Pairing Wine With Fish & Chips

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Originating as a popular take-away meal in the United Kingdom, Fish and Chips has gained popularity around the world in countries like the United States, Australia, New Zealand, and India. This tasty, indulgent treat consists of French fries (the “chips” in “Fish and Chips”) and flaky white fish—usually, cod, haddock, halibut, or tilapia—smothered in a rich batter and fried until golden and crispy. 

A nice cold beer is usually the go-to beverage of choice with this meal, but there are plenty of excellent choices for wine pairings. White wines are going to be your best bet. Their natural acidity makes for a perfect complement to the salt and fat in fish and chips. You can also go red, but be wary of selecting a red high in tannins, as the tannins can cause a metallic taste when paired with fish.

Wine Flavors to Pair with Fish & Chips

CharacteristicDetail
AcidityHigh
TanninsLow
FruitinessHigh
SpicinessLow
BodyLight-Medium

Best White Wine to Pair with Fish & Chips

Sauvignon Blanc

The strong citrus flavor and herbal notes of a Sauvignon Blanc make a lovely complement to fish and chips. As an added bonus, the acidity will cleanse the palate between bites.

Sparkling Wine

A sparkling wine, or Champagne if you’re feeling fancy, will always work well with salty, fried foods. It’s a perfect balance of acid and fat.

Unoaked Chardonnay

For fish and chips, we recommend unoaked Chardonnay over oaked Chardonnay. An unoaked Chardonnay is lighter, more acidic, and more fruit-forward than its oaked relative and will provide a more refreshing drink for this meal.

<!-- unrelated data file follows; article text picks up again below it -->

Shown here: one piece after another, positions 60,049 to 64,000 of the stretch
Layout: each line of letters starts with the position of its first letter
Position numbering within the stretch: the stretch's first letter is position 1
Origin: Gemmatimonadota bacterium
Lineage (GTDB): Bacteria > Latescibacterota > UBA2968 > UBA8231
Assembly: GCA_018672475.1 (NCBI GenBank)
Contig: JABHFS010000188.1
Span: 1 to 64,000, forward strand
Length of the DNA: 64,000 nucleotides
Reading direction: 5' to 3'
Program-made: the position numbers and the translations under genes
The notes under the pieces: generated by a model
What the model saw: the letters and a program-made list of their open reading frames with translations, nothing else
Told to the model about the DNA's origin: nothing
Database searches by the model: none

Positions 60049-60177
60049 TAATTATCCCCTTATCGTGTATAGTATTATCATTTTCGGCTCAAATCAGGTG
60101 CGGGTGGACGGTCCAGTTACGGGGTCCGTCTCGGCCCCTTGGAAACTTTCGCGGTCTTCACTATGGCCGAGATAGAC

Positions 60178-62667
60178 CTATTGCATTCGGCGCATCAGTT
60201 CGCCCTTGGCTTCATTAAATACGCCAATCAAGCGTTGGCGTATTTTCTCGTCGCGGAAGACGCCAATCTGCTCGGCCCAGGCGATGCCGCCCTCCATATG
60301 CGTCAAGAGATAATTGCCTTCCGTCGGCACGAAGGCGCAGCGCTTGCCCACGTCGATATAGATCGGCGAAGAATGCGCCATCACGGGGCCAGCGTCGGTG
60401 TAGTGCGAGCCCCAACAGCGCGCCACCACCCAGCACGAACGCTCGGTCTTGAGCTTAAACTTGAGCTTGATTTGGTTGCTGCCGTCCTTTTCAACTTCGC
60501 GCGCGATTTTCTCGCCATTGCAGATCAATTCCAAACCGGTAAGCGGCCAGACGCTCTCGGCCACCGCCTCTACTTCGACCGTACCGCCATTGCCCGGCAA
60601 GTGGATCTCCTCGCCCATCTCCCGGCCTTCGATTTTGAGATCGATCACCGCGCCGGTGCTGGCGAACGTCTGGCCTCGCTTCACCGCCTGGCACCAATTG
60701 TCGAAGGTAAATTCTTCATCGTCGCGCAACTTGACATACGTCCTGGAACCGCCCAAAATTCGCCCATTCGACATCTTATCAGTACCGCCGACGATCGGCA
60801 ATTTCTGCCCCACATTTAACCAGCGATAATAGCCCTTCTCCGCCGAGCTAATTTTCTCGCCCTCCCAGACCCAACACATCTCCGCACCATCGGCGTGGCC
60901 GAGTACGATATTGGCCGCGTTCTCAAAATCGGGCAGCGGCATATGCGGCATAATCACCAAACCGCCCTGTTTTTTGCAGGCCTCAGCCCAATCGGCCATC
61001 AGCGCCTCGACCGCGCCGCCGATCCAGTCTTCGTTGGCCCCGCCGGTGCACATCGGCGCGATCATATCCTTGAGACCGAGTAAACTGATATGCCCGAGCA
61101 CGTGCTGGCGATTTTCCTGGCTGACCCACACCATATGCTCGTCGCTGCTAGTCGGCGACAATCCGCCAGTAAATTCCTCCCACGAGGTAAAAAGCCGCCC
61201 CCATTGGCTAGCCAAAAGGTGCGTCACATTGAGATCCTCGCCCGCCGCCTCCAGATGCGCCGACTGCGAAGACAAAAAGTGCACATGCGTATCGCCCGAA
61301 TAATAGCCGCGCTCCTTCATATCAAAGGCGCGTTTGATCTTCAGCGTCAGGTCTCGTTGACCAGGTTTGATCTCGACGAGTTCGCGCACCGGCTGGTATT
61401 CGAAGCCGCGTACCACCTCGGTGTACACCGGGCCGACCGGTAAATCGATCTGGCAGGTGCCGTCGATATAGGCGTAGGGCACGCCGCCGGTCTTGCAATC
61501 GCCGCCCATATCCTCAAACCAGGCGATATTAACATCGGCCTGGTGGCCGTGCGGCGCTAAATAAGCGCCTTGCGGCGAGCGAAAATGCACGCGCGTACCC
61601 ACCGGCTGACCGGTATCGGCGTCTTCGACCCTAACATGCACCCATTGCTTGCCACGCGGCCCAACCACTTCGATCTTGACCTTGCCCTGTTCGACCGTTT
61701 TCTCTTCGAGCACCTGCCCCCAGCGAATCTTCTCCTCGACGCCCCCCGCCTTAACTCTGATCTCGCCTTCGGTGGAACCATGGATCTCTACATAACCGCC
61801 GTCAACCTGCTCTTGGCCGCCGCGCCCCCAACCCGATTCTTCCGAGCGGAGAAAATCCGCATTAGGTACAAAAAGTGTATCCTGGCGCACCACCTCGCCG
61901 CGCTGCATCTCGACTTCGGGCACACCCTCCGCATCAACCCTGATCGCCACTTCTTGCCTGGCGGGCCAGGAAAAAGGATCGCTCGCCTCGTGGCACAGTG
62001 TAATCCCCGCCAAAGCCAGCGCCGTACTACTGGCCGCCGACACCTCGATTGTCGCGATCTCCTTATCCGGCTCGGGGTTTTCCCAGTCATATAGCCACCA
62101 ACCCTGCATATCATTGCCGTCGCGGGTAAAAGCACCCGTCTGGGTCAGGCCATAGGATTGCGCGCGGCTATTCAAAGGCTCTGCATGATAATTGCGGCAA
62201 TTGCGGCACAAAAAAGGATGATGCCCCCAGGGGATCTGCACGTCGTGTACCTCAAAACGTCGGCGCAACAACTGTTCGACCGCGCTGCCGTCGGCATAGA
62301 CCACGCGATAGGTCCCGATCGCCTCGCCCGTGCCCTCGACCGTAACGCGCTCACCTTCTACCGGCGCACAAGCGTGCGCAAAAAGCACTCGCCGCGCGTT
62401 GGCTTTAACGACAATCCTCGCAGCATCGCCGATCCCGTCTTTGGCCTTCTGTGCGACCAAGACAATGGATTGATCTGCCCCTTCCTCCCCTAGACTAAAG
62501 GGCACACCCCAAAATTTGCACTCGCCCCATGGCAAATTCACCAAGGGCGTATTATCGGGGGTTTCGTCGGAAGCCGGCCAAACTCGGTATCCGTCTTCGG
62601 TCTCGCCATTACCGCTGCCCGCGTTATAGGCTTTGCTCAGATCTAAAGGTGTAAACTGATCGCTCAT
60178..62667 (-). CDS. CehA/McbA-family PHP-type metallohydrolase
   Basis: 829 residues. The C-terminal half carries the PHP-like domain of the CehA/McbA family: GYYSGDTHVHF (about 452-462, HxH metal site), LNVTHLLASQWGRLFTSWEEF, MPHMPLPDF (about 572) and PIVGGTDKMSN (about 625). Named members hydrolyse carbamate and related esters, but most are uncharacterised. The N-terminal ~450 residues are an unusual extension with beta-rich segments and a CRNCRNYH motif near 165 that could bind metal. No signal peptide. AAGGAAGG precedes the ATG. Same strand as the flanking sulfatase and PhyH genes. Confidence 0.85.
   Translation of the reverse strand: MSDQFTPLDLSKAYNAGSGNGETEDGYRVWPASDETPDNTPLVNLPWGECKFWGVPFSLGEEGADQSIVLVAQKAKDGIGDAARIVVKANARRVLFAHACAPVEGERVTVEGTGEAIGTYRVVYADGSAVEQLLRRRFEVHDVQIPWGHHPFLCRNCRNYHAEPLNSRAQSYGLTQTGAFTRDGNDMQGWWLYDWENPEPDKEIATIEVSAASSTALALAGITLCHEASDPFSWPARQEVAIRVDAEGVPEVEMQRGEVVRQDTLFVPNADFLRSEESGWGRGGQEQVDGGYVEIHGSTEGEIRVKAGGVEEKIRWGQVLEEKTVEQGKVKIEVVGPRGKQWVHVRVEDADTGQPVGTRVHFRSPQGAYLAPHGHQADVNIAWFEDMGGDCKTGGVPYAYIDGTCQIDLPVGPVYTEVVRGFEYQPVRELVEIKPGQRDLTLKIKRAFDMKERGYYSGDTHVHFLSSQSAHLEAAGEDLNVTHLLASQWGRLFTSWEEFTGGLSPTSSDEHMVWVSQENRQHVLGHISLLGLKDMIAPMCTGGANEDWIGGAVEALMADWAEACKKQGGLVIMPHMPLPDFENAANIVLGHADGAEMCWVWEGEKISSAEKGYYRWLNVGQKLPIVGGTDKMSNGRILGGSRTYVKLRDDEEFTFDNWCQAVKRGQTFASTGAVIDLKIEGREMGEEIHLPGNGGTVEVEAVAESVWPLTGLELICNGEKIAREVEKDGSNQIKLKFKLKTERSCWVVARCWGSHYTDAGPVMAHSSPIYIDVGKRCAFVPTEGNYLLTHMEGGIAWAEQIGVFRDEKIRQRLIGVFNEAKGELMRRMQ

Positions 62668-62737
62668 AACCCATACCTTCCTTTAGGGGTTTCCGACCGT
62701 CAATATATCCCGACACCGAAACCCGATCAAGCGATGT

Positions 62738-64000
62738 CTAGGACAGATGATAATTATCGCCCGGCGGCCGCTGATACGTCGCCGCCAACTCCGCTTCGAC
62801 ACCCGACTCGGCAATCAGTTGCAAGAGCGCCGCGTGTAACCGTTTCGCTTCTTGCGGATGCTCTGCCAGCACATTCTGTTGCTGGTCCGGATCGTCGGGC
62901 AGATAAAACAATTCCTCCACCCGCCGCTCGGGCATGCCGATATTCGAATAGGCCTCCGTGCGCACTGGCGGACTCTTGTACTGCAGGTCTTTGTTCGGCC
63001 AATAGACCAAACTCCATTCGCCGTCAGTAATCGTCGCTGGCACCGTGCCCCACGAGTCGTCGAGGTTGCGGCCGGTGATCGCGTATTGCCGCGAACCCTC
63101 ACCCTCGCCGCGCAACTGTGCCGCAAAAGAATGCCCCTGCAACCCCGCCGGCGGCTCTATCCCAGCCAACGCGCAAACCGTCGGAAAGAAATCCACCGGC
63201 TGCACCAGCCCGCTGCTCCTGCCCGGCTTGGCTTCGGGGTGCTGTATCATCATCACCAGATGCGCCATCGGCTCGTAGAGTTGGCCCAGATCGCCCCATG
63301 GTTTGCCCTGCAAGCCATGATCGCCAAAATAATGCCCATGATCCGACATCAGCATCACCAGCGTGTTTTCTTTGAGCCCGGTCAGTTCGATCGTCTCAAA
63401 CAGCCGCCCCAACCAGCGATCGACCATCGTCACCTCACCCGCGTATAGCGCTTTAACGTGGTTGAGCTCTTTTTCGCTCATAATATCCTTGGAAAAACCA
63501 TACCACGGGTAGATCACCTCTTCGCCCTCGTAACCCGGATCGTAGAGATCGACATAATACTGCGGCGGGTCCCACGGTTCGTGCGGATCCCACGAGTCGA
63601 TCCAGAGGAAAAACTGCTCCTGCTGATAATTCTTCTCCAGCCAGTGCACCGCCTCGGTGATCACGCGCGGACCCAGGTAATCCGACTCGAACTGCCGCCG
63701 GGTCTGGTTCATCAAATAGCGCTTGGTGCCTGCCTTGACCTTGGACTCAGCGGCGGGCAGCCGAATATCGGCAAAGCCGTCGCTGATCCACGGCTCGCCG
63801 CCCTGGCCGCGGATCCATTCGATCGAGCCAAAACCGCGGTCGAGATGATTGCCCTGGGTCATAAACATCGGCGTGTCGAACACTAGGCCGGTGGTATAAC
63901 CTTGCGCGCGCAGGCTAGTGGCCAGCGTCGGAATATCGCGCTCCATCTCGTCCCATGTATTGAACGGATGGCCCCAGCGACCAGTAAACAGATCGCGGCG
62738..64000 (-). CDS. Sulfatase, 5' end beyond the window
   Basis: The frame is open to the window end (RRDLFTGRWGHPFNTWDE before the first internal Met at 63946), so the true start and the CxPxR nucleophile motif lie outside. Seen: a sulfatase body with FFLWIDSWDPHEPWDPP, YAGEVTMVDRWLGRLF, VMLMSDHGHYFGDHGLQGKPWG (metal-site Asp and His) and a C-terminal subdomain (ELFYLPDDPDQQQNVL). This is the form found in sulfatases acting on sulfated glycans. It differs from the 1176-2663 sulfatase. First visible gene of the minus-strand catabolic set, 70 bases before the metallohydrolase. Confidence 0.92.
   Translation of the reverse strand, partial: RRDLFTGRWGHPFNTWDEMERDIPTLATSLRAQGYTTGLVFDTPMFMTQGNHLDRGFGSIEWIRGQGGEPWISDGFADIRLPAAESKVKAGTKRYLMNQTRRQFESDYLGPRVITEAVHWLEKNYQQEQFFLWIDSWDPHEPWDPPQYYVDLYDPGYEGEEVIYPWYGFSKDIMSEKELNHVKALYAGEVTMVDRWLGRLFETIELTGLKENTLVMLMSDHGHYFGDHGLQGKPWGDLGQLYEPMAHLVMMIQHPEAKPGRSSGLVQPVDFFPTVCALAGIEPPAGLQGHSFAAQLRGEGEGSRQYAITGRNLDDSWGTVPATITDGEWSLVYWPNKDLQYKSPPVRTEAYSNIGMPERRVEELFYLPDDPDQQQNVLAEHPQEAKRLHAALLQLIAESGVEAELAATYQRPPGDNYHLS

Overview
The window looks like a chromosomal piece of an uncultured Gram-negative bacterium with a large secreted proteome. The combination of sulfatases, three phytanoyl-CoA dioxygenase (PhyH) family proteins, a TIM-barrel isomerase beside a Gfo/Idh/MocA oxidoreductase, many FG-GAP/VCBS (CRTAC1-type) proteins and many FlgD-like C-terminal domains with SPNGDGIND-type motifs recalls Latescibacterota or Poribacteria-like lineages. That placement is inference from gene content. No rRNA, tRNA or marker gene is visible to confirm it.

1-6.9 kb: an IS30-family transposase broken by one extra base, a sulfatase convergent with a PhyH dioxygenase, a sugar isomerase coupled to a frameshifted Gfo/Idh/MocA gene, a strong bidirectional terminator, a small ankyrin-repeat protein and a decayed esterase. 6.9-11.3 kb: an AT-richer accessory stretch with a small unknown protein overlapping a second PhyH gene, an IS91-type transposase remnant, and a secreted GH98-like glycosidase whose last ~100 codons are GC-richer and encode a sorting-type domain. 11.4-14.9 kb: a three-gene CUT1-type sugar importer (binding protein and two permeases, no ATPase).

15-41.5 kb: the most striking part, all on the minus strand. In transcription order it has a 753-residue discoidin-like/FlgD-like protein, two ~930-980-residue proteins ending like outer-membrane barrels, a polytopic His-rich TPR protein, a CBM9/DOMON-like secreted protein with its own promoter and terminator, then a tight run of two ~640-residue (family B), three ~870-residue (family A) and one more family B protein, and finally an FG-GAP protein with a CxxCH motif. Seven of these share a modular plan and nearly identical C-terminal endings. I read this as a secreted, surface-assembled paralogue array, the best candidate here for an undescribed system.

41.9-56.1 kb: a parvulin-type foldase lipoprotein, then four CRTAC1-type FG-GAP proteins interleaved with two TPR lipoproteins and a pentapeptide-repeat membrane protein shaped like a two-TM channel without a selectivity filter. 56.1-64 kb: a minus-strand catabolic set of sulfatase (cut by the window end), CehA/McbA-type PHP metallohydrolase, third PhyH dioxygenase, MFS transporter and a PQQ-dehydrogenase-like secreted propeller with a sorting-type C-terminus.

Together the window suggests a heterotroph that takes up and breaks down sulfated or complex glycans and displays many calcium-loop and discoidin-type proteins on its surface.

Chenin Blanc

Chenin Blanc is very high in acidity and relatively dry. It pairs well with fish and foods with higher fat content.

Best Red Wine to Pair with Fish & Chips

Beaujolais

If red wine is your preference, Beaujolais is an easy to drink, food-friendly red. It’s light body and fruit-forward profile will complement a rich, fatty meal like fish and chips.

Lambrusco

Lambrusco is a light, jammy, sparkling red wine. The effervescent acidity makes it a great complement to the heaviness of fish and chips and is an excellent alternative to white wines.

Barbera

This zesty, low tannin red is a great alternative if you don’t like jammy reds. Serve it slightly chilled for an enjoyable treat with your fish and chips.

Cinsault

This lesser-known red is full of berry flavor, floral aromatics, and high in acidity. It’s a delicious addition to your fish and chips meal that won’t overpower the fish.


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